During this time the Slimming World plan never actually tried to fly of the window. I’ve been doing it for long enough to know it is fairly easy to do when life insists on interfering and attempting to bugger it all up for you. The trick is to stick to Green on those harder days. There’s so much free food that can be ready in the time it takes to boil a kettle – like couscous, noodles or those little ‘mug shot’ snack meals. My favourite meal during the rougher days was Quorn burgers, mushy peas and super noodles. I guess there was a comfort food element there that helped too. And, of course, now it’s possible to have the best of both worlds in one day with Mix2Max, when you choose Original and Green by the meal. That’s been a big help this week. Along with listening to All You Need Is Love over and over again. :)

Having said all of this, I didn’t hold out much hope for a loss last night. Not after last week’s massive loss. I’d had a few Syns more than the previous week and hadn’t really done much in the way of exercise. And there was that little phenomenon known as Star Week to be taken into account. However, Mr Scale was once again feeling charitable and showed another loss of 3lb (1.3kg) which took my weight loss to four and a half stones or 63lb or 28.5kg.

If I can get through weeks like these, I can get through anything. Bring it on! The journey continues…

Notebook Review – Paperblanks French Ornate Wrap

Paperblanks French Ornate Wrap

I have been fascinated with the Paperblanks range of notebooks ever since Simon at Cult Pens sent me a copy of their catalogue a couple of years ago. Their notebooks are made to stand out in a crowd – with lush, colourful covers and bindings that set them apart from the usual spiral or case bound offerings.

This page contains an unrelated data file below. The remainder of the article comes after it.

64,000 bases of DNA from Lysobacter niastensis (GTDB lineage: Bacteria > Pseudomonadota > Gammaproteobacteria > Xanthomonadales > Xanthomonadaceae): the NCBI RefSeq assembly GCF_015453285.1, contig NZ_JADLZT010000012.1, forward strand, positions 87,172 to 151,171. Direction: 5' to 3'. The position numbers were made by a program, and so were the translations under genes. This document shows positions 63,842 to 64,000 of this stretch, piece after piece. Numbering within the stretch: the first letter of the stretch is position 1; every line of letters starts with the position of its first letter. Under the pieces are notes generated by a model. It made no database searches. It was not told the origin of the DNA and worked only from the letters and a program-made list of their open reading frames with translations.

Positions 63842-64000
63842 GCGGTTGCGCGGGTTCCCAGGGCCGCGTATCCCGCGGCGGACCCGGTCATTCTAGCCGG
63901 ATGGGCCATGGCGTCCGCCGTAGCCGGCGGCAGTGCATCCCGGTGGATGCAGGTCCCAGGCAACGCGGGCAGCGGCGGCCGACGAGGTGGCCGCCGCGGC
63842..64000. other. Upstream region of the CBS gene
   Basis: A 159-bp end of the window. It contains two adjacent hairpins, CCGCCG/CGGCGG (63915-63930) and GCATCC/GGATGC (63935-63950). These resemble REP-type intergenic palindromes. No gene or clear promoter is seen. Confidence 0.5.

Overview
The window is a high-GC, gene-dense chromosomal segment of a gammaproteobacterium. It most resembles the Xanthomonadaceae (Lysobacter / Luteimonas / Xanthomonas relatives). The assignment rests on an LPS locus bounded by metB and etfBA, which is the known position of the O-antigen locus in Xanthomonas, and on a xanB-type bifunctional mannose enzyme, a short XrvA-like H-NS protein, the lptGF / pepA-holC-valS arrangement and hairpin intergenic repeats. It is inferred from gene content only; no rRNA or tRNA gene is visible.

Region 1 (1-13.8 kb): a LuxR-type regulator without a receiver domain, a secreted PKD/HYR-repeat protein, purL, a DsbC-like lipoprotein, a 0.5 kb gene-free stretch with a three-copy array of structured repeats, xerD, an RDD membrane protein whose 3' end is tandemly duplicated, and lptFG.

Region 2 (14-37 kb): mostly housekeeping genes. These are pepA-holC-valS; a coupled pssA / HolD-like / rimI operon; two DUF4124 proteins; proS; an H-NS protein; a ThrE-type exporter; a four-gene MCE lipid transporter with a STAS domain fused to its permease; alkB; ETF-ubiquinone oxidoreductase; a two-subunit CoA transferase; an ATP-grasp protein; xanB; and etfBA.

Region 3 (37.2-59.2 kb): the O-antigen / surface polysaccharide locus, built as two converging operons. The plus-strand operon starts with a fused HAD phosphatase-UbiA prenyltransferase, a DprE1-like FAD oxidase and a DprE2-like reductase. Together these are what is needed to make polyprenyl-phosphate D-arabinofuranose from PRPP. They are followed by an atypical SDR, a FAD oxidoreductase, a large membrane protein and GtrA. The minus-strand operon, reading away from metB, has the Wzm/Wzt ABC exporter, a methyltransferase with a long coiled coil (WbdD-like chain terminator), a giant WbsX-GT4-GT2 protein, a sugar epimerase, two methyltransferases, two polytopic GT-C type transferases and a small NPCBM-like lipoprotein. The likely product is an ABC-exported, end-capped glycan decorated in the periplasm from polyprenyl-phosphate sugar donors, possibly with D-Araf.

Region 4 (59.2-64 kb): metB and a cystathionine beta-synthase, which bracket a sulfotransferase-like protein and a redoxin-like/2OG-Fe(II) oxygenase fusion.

I have two paperblanks books – a diary, and the book I’m reviewing here. The diary is a gorgeous, aged-leather effect compact book – a little smaller than A5. It has fallen in and out of use over the year, but I find I’m wanting to use it more often simply for the love of it. This bode well for the notebooks, and once I spotted them on sale in Glastonbury last weekend, I knew I had to bring one home. So I did.

Paperblanks French Ornate Wrap - inside


This particular book is known as the Noir-Cuivre Wrap Midi, and its design is inspired by the fabrics of the Jacquard loom silk weaving tradition of France. The earthy tones and bright jewel colours of the cover certainly give the luxurious appearance of silk, but with the feel of a good, sturdy cover. Inside is just as pretty, with the inside covers a simple, sophisticated black which shows the paper off nicely.

Paperblanks French Ornate Wrap - pocket


It has a large pocket at the back for mementos, a ribbon page marker, and nice snappy magnetic closure.

Paperblanks French Ornate Wrap - back


The book is smythe sewn bound, a method of casebinding which involves stitching the signatures to the cover board rather than gluing. Although the book doesn’t sit perfectly flat like a spiral bound book would, it’s certainly more hardwearing than the usual glue binding. The black ‘straps’ on the spine add an interesting extra effect, too.


So, after all the pretty coverings and binding, how does the most important bit hold up? Is the paper up to scratch? I think it is. A smooth, off-white paper just slightly heavier than the paper you’d find in a standard Moleskine. It’s friendly towards fountain pens, with no bleed-through, but I did notice a bit of feathering on the broader, wetter pens.


It’s beautiful. Everything about this journal is lovely. The look, the feel… so, um, I daren’t use it. New, pretty notebooks can cause dreadful performance anxiety, and this one is no exception. If I can get past the hurdle of thinking that a notebook this lovely deserves only my most eloquent prose and neatest handwriting, I’m sure I’ll have great fun with it.